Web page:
Catch your child being good. Make an effort to provide positive feedback when your child behaves appropriately. We focus our attention so often on negative behaviors and provide little to no feedback when our children behave well. Positive feedback is far more fun, too!
Choose your battles. While choosing your battles is mindful parenting at its finest, it also helps with reducing conflict with teenagers. If the behavior “violation” is relatively minor, you can offer direct, calm feedback, without necessarily imposing a consequence.
Reduce debating. A spirited debate, regarding negotiable issues, often can be healthy and productive. But, we often find ourselves debating with our children about non-negotiable issues. One mindful approach is to avoid debates when the issue at hand is not up for negotiation.
Stop nagging. Children are smart. If we teach them that we are willing to repeat our requests 10 times, why would they respond after the first or second request? We accidentally train our children to ignore our initial requests! The solution is to minimize our repetition of requests and be clear that their compliance is expected in a timely fashion. Mindful parenting!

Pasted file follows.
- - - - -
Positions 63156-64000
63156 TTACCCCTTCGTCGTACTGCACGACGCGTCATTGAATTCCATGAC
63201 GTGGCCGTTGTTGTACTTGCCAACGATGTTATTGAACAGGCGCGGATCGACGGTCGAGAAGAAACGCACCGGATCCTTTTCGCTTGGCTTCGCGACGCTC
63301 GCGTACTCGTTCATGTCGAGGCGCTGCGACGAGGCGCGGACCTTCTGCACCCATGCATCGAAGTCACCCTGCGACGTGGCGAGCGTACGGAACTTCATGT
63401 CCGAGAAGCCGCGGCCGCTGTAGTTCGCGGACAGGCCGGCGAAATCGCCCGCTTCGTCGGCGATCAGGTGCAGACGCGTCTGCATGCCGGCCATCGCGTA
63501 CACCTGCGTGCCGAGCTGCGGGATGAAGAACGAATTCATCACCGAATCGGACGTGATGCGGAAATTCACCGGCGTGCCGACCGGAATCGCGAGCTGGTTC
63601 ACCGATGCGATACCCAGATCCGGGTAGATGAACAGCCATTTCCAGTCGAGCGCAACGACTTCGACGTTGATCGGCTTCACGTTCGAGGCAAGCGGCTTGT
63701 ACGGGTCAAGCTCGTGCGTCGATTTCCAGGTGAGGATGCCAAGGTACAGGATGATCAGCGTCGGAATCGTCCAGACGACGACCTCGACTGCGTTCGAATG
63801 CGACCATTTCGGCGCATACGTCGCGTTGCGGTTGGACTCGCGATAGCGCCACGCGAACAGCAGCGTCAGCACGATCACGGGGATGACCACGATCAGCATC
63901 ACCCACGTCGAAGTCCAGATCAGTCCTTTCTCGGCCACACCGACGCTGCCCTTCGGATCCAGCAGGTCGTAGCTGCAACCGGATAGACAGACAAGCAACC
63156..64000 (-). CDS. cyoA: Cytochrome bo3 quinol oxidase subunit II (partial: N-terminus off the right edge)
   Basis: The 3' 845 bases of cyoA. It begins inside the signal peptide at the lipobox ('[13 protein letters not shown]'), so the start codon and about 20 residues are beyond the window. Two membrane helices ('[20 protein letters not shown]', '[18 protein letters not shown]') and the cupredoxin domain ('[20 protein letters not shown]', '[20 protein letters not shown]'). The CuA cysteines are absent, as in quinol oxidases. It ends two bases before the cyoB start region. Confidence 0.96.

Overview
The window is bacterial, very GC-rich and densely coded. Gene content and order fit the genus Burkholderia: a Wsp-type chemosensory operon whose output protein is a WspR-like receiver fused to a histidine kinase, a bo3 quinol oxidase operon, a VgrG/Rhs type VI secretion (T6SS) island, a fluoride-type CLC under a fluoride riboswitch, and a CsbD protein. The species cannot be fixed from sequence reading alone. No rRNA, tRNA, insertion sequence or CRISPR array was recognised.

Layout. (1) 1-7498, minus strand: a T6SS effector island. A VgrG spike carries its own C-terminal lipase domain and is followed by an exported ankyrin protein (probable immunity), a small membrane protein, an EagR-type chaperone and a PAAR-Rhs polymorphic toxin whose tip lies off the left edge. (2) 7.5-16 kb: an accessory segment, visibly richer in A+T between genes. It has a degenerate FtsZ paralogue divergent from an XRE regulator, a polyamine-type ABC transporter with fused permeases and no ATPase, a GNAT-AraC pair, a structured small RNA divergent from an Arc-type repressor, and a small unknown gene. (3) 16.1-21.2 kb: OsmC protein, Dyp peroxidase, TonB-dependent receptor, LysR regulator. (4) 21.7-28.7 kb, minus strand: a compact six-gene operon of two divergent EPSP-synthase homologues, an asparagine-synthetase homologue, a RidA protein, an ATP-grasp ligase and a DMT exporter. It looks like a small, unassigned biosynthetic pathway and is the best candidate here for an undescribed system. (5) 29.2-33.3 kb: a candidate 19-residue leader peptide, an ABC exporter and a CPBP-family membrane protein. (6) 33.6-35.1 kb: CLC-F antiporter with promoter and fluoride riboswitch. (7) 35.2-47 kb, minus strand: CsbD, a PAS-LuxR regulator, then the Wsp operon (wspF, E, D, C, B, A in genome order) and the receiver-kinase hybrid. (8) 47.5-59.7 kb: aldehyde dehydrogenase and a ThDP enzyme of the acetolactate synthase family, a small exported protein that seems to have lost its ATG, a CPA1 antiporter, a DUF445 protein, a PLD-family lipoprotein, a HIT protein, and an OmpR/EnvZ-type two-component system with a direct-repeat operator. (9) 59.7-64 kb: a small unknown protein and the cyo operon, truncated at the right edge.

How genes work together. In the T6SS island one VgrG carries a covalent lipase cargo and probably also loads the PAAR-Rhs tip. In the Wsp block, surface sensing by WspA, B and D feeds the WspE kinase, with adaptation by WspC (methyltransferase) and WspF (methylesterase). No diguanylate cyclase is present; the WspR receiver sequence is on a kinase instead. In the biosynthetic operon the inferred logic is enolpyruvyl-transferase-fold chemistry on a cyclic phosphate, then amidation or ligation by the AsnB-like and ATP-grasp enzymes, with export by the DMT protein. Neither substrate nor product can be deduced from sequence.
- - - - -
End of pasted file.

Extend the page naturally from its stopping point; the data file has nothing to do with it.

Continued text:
When to just listen: As parents, we want to help our children with their problems. So, when a child runs into the house crying about a fight with a friend, we try to understand what happened and offer suggested remedies. The more we try to suggest, the more upset a child (at any age) can become! Kids don’t really want someone to solve, advise, remind or teach. What they really need is a parent to simply listen mindfully. Solutions, advice, reminders and lessons can come later. When we really listen, we also can better understand a child’s feelings, thoughts and motives, which will help us become mindful advisors as a child ages.
JFS is here to support you and your children this school year. Reach out to us to join your parenting team!
Laurie Silver has been in private practice in Houston for almost 25 years. She has worked with Jewish Family Service on developing mental health programming including comprehensive suicide prevention and aftercare efforts.